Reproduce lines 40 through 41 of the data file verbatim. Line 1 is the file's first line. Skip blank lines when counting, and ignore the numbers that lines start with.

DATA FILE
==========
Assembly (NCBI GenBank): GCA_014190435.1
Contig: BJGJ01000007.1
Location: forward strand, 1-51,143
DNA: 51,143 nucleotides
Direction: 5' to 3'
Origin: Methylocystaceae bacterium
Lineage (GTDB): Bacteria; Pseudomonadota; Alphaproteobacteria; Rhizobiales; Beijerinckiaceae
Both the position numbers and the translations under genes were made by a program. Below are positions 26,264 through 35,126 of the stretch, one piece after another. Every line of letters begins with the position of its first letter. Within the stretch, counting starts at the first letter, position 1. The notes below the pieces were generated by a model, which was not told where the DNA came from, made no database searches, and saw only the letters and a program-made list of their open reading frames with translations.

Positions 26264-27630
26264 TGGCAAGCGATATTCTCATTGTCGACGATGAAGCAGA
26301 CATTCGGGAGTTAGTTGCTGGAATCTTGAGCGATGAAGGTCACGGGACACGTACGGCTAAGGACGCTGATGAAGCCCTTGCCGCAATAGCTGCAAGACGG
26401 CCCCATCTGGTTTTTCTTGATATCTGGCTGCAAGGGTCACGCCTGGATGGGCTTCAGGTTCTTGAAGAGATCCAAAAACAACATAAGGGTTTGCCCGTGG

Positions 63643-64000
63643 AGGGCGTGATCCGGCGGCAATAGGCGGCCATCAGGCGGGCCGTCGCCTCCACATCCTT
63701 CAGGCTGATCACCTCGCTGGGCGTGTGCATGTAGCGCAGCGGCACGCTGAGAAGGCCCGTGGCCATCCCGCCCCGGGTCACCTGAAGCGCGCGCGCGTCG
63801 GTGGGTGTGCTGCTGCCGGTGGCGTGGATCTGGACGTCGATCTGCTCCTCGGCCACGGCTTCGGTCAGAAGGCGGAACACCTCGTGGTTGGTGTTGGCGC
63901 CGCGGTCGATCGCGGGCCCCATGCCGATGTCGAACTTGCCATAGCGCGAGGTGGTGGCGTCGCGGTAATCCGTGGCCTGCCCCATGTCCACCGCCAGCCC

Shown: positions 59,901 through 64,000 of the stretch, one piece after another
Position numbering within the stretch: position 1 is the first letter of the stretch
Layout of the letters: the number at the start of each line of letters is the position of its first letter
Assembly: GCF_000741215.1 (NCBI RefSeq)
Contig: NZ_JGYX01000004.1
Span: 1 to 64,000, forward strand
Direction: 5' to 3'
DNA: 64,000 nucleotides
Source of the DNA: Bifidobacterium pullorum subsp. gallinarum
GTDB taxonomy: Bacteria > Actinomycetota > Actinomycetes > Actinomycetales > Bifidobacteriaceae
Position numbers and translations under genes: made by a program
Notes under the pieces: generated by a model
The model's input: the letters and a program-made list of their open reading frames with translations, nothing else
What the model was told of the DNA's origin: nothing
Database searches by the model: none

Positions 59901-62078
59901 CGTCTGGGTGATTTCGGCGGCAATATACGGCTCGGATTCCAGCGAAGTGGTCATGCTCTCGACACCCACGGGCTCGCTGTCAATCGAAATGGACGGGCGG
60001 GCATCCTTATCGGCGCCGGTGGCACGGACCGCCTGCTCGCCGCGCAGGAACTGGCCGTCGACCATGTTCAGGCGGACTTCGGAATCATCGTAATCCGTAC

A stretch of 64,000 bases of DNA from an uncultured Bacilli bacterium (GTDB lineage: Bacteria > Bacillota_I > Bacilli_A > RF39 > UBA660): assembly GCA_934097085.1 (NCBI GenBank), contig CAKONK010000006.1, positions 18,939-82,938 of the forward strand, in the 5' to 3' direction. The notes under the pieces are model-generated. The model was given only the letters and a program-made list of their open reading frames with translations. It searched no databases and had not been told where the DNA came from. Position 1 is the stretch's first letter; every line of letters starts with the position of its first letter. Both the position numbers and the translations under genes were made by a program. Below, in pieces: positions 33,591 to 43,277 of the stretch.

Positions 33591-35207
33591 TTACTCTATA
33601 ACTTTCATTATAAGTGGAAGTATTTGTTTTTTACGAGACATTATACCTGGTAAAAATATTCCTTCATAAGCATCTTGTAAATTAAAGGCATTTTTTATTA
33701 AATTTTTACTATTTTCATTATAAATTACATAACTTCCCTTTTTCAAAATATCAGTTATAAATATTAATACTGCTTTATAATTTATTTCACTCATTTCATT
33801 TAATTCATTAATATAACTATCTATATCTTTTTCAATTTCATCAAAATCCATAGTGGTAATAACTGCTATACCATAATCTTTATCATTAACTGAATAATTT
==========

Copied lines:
33701 AATTTTTACTATTTTCATTATAAATTACATAACTTCCCTTTTTCAAAATATCAGTTATAAATATTAATACTGCTTTATAATTTATTTCACTCATTTCATT
33801 TAATTCATTAATATAACTATCTATATCTTTTTCAATTTCATCAAAATCCATAGTGGTAATAACTGCTATACCATAATCTTTATCATTAACTGAATAATTT